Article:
IT Salary Hikes Lag Behind Growth in Job Opportunities

Don Tennant

The newly-released results of the most recent annual salary survey conducted by IT employment services provider Dice.com found that wages remained nearly flat for the second straight year. Dice is warning employers that their failure to adequately compensate their skilled IT workers, despite the fact that the economy is improving and demand for tech talent is rising, will come back to haunt them.

 

Salaries for tech workers increased a miniscule 0.7 percent in 2010, to an average of $79,384, up just $539 from the 2009 average. According to Dice Senior Vice President Tom Silver, employers need to wake up to the fact that that's fueling dissatisfaction in the tech ranks:

Employers are a bit slow to realize that they've got a growing retention problem on their hands. They really need to take note of the fact that tech professionals are going to start to show their dissatisfaction by starting to look around. We've been saying this for a while; we continue to believe this is a risk that employers are facing. The fact that they've essentially gotten away with not giving salary increases for the past couple of years I think is really going to start to catch up with them.

The Dice survey found that 40 percent of respondents believe they could increase their salaries by moving to a different employer in 2011. Rookies, on the other hand, don't have the luxury of being choosy. For the second straight year, salaries for IT workers with less than two years of experience have dropped. This group of workers is making 6 percent less than it did in 2008.

 

One path to making more money, according to the survey, is to move to a larger company. Employees working for companies with more than 5,000 employees had an average salary of $88,075, while workers at small companies with 50 or fewer employees made, on average, $69,658.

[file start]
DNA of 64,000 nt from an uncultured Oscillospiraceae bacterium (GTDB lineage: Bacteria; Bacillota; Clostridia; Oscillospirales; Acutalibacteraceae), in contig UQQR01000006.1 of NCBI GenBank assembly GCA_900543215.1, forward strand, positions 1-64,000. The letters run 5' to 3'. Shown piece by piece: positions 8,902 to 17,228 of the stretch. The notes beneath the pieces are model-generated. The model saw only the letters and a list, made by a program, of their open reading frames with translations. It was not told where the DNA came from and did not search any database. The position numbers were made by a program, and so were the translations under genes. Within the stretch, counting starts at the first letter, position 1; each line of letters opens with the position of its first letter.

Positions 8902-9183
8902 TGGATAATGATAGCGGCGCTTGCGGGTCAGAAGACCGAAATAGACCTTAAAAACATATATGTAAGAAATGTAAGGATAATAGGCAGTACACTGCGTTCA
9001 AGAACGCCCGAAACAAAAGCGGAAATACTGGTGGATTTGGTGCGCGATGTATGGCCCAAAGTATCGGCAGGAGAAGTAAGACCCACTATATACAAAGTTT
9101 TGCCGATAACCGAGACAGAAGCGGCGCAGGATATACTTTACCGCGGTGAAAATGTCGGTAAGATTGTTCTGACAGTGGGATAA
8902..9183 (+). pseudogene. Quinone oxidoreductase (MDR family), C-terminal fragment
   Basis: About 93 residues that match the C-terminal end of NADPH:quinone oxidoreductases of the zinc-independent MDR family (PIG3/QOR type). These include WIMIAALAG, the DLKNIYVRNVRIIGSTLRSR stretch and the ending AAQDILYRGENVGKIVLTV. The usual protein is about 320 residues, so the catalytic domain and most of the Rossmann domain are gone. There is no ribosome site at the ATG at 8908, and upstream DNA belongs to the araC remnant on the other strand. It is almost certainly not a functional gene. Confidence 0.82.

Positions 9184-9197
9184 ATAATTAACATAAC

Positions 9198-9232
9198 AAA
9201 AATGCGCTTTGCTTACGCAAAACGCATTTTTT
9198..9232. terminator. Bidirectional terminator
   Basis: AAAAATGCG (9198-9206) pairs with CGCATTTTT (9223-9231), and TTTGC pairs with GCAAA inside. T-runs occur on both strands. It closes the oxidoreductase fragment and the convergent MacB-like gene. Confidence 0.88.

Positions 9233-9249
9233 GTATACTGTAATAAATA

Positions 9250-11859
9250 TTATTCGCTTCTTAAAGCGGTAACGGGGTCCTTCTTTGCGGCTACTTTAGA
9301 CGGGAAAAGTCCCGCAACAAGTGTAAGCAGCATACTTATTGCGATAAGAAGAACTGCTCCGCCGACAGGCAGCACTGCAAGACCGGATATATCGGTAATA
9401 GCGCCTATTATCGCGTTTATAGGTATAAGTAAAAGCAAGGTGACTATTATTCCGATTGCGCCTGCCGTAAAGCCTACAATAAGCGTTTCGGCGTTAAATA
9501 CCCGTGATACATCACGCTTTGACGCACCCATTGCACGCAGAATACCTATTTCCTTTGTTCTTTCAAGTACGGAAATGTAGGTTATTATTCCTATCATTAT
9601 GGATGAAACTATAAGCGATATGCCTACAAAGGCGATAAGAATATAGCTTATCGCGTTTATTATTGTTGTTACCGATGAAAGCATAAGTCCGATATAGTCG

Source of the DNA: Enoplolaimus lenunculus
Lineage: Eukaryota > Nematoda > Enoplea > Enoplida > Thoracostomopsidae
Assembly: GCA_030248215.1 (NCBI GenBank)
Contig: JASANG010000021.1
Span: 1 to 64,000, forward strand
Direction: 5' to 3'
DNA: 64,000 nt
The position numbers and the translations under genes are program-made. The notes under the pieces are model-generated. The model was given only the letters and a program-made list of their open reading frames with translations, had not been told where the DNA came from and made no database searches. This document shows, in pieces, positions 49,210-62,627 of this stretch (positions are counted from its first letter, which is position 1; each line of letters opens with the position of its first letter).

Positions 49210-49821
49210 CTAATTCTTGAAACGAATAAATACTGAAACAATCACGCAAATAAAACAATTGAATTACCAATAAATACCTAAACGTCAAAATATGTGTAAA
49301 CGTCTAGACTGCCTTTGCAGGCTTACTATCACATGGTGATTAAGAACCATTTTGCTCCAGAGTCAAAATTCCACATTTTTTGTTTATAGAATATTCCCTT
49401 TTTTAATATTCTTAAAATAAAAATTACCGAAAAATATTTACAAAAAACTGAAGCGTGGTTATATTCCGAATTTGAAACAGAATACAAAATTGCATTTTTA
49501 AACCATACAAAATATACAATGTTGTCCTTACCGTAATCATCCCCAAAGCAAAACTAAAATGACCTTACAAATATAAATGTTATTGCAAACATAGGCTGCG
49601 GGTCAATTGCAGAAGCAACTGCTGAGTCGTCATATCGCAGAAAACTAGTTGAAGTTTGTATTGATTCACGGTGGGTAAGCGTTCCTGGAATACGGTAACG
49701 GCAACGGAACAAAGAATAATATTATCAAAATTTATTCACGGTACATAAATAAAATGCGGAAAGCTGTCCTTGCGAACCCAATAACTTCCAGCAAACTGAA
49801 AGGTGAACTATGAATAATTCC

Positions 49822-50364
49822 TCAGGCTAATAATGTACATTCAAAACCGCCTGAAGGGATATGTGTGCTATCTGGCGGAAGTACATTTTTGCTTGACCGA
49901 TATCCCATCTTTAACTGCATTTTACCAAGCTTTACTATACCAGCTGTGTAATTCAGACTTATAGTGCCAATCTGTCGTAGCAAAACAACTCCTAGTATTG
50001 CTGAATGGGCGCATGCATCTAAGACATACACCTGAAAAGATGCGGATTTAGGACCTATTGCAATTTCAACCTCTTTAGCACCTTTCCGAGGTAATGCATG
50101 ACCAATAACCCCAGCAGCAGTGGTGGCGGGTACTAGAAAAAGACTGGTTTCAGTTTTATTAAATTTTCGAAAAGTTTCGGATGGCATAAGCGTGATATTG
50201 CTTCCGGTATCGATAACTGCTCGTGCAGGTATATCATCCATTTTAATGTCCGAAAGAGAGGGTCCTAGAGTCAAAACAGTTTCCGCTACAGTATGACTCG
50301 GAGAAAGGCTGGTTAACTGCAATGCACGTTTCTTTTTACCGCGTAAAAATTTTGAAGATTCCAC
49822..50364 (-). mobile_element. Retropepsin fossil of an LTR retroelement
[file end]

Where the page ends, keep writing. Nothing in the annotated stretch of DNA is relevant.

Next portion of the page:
Of course the other path is to acquire high-demand skills. Jobs providing wages in excess of $100,000 include those requiring expertise in Advanced Business Application programming ($105,887); Informatica data integration ($101,898); Service Oriented Architecture ($101,827); Extract, Transform and Load ($100,983); and project management ($100,143).

 


The top five skills most frequently sought by employers posting job openings on Dice, and the average salaries for positions requiring those skills, are:

 

  • Oracle (Database-$90,914) (Application Server-$88,063)
  • J2EE/Java ($91,060)
  • C/C++/C# ($85,500 to $90,350)
  • Project Management ($100,143)
  • Structured Query Language ($84,375)


Add Comment      Leave a comment on this blog post
Jan 23, 2011 7:09 AM mataj mataj  says:

There is no lag in IT salary hikes (or better yet uhikes, if we take inflation into account). Global IT labor market sets them just about right, as always. On the other hand, growth in job opportunities is overhyped, as always.

Not giving salary increases is starting to catch up with employers for the last 20 years or so, yet, it never really started.

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